I say then, God has not rejected His people, has He? May it never be! For I too am an Israelite, a descendant of Abraham, of the tribe of Benjamin. God has not rejected His people whom He foreknew. Or do you not know what the Scripture says in the passage about Elijah, how he pleads with God against Israel? “Lord, they have killed Your prophets, they have torn down Your altars, and I alone am left, and they are seeking my life.” But what is the divine response to him? “I have kept for Myself seven thousand men who have not bowed the knee to Baal.” In the same way then, there has also come to be at the present time a remnant according to God’s gracious choice.”

             Paul here basis his view of God not rejecting His people whom He foreknew first by: pointing to himself, his nation, and his tribe.   Paul’s life is evidence that Jews were, are and will be saved.  They will be loved, not abandoned.  Secondly, Paul points to Elijah’s presupposition and uncloaks its’ deceptiveness.   The reality is that there’s way more children of God than we can fathom.  The main agent in this turn of events is not Elijah or any creature but God.  Finally, Paul assures his readers that this remnant like the former one is according to Gods’ gracious choice, implying not the choice of the creature.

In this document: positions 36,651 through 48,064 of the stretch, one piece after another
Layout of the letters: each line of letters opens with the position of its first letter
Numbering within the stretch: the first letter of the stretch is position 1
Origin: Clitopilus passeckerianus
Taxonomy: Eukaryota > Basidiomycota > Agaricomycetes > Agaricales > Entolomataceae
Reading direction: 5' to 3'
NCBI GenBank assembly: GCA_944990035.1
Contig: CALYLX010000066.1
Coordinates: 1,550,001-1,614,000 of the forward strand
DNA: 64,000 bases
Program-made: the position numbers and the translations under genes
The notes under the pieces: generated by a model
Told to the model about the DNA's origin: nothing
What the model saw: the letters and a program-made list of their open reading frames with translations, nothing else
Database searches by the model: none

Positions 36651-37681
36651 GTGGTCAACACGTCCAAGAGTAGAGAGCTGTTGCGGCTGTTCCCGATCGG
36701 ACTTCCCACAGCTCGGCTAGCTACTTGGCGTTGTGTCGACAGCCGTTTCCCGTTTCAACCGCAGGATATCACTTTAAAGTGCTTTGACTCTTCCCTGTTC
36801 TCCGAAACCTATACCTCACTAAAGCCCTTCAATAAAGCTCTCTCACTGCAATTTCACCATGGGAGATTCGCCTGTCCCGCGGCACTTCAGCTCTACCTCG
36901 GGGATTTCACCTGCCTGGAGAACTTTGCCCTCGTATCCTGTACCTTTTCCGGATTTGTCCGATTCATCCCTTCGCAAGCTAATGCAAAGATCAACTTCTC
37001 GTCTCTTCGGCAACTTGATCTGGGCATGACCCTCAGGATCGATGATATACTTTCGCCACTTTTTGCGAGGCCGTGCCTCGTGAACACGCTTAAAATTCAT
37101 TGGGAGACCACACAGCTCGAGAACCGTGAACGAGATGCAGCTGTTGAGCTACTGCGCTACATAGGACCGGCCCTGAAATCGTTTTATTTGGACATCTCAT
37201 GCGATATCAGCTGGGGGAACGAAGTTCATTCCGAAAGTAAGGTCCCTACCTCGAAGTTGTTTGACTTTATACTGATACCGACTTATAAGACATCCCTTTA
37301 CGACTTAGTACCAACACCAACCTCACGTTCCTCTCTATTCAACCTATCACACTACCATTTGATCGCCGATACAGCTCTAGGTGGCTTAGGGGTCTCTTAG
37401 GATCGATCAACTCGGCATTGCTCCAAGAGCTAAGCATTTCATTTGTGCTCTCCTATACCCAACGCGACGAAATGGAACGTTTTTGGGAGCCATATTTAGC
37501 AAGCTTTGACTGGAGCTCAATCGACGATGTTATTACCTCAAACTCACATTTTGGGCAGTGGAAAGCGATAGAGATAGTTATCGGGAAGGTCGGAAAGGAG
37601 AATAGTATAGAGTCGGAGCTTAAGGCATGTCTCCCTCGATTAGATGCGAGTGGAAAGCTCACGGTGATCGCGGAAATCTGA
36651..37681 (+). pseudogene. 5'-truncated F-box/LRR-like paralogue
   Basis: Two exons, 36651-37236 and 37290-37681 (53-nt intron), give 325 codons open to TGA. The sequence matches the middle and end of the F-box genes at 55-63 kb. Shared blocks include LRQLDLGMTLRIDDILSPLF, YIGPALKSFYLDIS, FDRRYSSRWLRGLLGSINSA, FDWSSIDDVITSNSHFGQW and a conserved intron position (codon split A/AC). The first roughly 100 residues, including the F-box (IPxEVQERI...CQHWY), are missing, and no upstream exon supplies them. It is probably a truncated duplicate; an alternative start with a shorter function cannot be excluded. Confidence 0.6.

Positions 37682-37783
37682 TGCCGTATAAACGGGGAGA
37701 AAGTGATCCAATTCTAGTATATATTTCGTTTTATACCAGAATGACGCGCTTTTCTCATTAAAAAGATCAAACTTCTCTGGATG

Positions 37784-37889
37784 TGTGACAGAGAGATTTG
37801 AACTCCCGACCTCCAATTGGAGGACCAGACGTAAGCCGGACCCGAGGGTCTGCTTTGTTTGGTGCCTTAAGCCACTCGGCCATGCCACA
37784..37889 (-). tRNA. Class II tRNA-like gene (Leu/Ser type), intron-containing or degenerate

Thus, Gods gracious choice is the centerpiece here, not the false notion that God forsakes His people.  So thus far according to the previous chapters salvation comes to both Jew and Gentile alike, through embracing the proclaimed word of God.  This word is not received by all which is evidenced by Israel’s rejection of it.  Lastly, this rescue results from God’s gracious choice, not ours.

I know this is a tough knot to untie or a hard will to swallow, but I can’t exegetically come to any other conclusion that it is God’s gracious choice by means of the preached word embraced, we come into God’s fold made of Jew and Gentile alike.  Specifically speaking of Israel, God has never removed His love toward them—which seems to be evidenced through the existence of the remnant contextually.  Thus, God has not rejected His people.

Paul continues explaining Israel’s state and says: But if it is by grace, it is no longer on the basis of works, otherwise grace is no longer grace.  Here I take Paul to affirm what he’s previously argued (chapters 5-8) that becoming acceptable (righteous) before God never entailed doing works of the law.  Instead, righteousness comes only through grace which is through the 2nd Adam Christ Jesus.  Remove God’s gracious choice of rescue from the Messiah, and the result will be death.   Paul ensues: